Household Composition and Well-Being of Older Persons in Ghana

George Domfe and Ellen Bortei-Doku Aryeetey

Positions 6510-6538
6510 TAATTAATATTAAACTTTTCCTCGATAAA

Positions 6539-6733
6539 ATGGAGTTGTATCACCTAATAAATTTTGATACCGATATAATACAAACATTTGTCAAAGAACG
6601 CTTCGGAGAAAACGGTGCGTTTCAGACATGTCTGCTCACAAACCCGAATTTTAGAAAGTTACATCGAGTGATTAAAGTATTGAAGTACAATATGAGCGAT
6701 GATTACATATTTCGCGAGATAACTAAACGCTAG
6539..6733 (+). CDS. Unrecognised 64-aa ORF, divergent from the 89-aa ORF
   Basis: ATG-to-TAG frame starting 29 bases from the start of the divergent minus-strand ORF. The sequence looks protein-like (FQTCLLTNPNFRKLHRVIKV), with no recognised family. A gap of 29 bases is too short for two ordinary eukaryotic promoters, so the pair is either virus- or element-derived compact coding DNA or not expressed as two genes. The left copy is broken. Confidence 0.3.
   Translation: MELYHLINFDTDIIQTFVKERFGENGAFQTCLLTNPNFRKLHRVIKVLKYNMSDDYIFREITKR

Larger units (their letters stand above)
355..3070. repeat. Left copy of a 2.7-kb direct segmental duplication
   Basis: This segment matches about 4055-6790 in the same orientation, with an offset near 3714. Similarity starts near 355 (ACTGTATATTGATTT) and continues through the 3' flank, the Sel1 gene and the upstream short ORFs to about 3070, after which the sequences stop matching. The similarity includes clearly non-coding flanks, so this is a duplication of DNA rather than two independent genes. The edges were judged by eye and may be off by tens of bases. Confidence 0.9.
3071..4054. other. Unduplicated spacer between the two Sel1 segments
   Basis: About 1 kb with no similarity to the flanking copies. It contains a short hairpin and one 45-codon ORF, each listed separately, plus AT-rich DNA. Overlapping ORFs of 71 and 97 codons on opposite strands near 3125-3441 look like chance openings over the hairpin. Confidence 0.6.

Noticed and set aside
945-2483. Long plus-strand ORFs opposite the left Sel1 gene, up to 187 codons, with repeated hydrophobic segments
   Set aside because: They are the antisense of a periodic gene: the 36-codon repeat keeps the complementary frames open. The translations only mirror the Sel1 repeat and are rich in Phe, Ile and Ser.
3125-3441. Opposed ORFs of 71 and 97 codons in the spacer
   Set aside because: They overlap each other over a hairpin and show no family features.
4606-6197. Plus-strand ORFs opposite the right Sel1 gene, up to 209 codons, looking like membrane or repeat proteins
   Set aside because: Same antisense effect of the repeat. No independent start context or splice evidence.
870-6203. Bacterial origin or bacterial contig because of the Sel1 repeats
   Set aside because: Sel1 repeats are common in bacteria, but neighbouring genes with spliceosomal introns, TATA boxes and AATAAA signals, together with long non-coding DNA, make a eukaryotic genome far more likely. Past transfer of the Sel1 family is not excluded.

Ghana’s population is aging in line with global trends. While this has implications for household composition and well-being of older persons, discussions on it have not received much attention in the various welfare studies on Ghana. This paper examines changes in household composition and their overall correlation with well-being of the older person. The data sets of the last four rounds of Ghana Living Standard Surveys were used to analyse trends in household composition in Ghana from 1991–1992 survey period to 2012–2013 survey period. A probit regression analysis was employed to identify key household characteristics and resources that correlate with well-being of older persons. The findings suggest that higher number of economically active household members, acquisition of formal education, receipt of remittances and ownership of certain material and social resources correlate positively with the well-being of the older persons. The paper concludes that household composition and resources owned by household members can affect the well-being of the older persons in the household. Household members are therefore encouraged to remain economically active while conserving resources to improve their well-being later in life.

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